After the Japanese attack on Pearl Harbor, Hollywood enlisted wholeheartedly in the war effort. Naturally Hollywood wanted to make movies that showed Americans winning on the battlefield, but in the opening months of the fighting the war news was mostly bad. This led to a subgenre of movies known as “last stand” movies, of which Wake Island, made in 1942, is a typical example. These showed Americans fighting to the last, especially at Bataan and Wake Island. Although these movies were about grim defeats, they were never defeatist in outlook. The audience was always left with the impression that the battle, however badly it had ended, had been fought for necessary reasons in a good cause, and that there would be another day. And Americans were never shown surrendering.
United 93, which deserves the Oscar for best picture of 2006, is in some ways reminiscent of those long ago last stand movies. But there are important differences. Hollywood, in 1942, used pretty much standard cinematic music, dialog, cinematography, and dramatic structure. In United 93, British director Paul Greengrass employs a documentary style that uses realistic dialog, natural, unaffected performances, almost no musical score, and handheld cameras. There are no well known actors in the movie, and Greengrass was careful to cast people who, though often deeply talented, lack the kind of phony glamour that would distance the audience from the story he’s trying to tell. In addition, the story takes place almost entirely in real time.
The result is gripping, intense, and utterly convincing. Greengrass, who wrote the screenplay, used the known facts about what happened to Flight 93, but these are, of course, incomplete. Greengrass has had to fictionalize parts of the story. The results, unlike a lot of Hollywood dramatic license, work brilliantly because they depend on believable human reactions. The people aboard Flight 93 fought back, but Greengrass puts no Rambos among them. The shock, terror, and bewilderment of the passengers gives way slowly to anger, desperation, and cold determination as they slowly realize that they are to be sacrificed by the hijackers. The almost choking, pitch perfect atmosphere of fear aboard the plane is heightened by the fact that Greengrass knows when to draw back from explicitly showing the bloody, sadistic, furious violence done by the hijackers. As the passengers prepare to storm the cockpit and call their loved ones to say goodbye, the viewer may find himself wondering if he could have shown the same sort of courage and grit. The payoff for all of this is that even though we all know how it turned out, there is an element of almost unbearable suspense to the final minutes of the film; a feeling that maybe, just maybe, the doomed passengers might somehow pull it off.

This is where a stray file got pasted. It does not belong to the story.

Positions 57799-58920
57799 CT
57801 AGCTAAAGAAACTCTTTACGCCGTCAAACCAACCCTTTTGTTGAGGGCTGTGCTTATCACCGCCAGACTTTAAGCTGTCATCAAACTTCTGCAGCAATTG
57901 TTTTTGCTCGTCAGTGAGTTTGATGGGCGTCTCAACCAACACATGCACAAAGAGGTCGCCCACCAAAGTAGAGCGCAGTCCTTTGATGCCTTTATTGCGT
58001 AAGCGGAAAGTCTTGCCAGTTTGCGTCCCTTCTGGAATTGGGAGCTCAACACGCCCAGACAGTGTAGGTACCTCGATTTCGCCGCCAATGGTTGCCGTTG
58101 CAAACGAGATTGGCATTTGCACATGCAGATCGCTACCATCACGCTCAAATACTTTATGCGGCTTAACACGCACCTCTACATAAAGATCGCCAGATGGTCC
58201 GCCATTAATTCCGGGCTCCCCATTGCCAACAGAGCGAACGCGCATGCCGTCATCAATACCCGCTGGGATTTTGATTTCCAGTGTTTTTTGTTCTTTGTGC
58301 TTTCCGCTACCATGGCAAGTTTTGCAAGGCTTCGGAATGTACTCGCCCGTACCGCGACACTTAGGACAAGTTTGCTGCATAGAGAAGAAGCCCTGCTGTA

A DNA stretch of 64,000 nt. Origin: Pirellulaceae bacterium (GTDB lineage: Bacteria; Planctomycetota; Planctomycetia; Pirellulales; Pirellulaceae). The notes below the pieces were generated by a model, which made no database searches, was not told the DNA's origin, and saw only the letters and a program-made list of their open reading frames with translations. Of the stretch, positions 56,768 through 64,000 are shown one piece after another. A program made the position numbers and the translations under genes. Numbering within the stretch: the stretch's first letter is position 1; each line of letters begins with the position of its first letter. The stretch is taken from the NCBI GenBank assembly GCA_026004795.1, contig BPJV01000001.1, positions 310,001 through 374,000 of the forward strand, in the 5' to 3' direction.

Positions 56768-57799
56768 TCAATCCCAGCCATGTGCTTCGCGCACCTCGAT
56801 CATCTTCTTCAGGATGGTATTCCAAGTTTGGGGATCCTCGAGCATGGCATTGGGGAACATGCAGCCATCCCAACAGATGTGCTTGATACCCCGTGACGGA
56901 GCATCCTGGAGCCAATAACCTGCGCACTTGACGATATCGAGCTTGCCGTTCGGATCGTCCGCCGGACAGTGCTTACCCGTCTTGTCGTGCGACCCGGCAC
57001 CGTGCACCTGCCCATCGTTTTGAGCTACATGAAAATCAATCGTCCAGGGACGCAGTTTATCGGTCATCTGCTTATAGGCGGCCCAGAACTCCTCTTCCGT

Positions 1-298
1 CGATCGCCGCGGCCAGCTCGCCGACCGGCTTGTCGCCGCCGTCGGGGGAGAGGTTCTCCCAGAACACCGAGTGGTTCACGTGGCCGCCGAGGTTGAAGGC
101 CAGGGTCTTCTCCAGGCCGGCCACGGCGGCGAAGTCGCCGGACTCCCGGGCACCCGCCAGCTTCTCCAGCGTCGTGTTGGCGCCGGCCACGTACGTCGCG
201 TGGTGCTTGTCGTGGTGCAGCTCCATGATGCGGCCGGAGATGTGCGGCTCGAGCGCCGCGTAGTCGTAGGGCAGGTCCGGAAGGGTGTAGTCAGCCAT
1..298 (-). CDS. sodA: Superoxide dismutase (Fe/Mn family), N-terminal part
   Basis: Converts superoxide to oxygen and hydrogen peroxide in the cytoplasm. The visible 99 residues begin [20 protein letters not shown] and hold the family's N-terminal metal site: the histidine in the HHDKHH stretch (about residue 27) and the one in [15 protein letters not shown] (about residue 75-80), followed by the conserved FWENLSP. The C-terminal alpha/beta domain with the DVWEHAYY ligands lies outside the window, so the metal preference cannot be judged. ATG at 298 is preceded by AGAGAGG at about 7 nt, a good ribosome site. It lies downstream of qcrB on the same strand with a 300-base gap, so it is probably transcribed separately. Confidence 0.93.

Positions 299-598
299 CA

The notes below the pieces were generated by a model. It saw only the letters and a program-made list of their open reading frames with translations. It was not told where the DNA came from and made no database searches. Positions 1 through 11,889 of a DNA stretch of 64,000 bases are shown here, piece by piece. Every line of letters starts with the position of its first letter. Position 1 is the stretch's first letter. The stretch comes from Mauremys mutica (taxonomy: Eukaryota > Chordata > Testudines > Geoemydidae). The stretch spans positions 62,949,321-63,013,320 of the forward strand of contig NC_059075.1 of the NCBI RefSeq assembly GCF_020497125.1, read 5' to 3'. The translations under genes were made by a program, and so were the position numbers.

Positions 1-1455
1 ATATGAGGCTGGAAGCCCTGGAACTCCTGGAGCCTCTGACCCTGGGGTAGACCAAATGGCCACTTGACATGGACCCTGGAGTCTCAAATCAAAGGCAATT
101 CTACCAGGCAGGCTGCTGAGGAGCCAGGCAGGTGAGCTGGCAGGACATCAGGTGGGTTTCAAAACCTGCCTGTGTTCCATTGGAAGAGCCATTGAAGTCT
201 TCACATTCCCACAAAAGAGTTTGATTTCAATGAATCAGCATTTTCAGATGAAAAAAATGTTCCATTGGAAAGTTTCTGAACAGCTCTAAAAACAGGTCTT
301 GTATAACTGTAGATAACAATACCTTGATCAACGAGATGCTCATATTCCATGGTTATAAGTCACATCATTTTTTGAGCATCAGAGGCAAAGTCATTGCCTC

Greengrass isn’t selling a pot of message in this movie, but he does make some important points. First, he captures perfectly the fog of war. The first hour of this movie follows the unfolding drama of 9-11 as it was seen from control towers, FAA operations centers, and military command posts. The confusion, chaos, and inability to grasp, at first, the enormity of the 9-11 plot are carefully researched and brilliantly depicted. It is hard to remember now, five years later, that the whole course of the tragedy played out in the time it takes to watch a feature film. There was very little time for the people involved to react to, or even understand, what was happening.
Second, Greengrass makes it clear that the hijackers were acting out of religious motivations. Greengrass never seeks to make any sort of statement condemning Islam, or all Muslims, but he does not flinch from the fact that the 9-11 hijackers considered themselves to be on a literal mission from God. A scene of the hijackers in the cockpit praying to their God while the terrified passengers pray to theirs is electrifying. The viewer feels, for a moment, that he is witnessing the opening battle of a Holy War.
Movies are often described as being “important”. This almost always verbal flatulence. Movies, after all, are only movies. But perhaps United 93 is really more important than most. To date, no proper memorial to Flight 93 has been built, and building one seems to be taking an unreasonable length of time. This moving and magnificent film is not in itself a sufficient tribute to the heroic passengers and crew of United Flight 93. But until something more definitive is finally built at the Shankstown Pennsylvania crash site, it’s the best thing we have.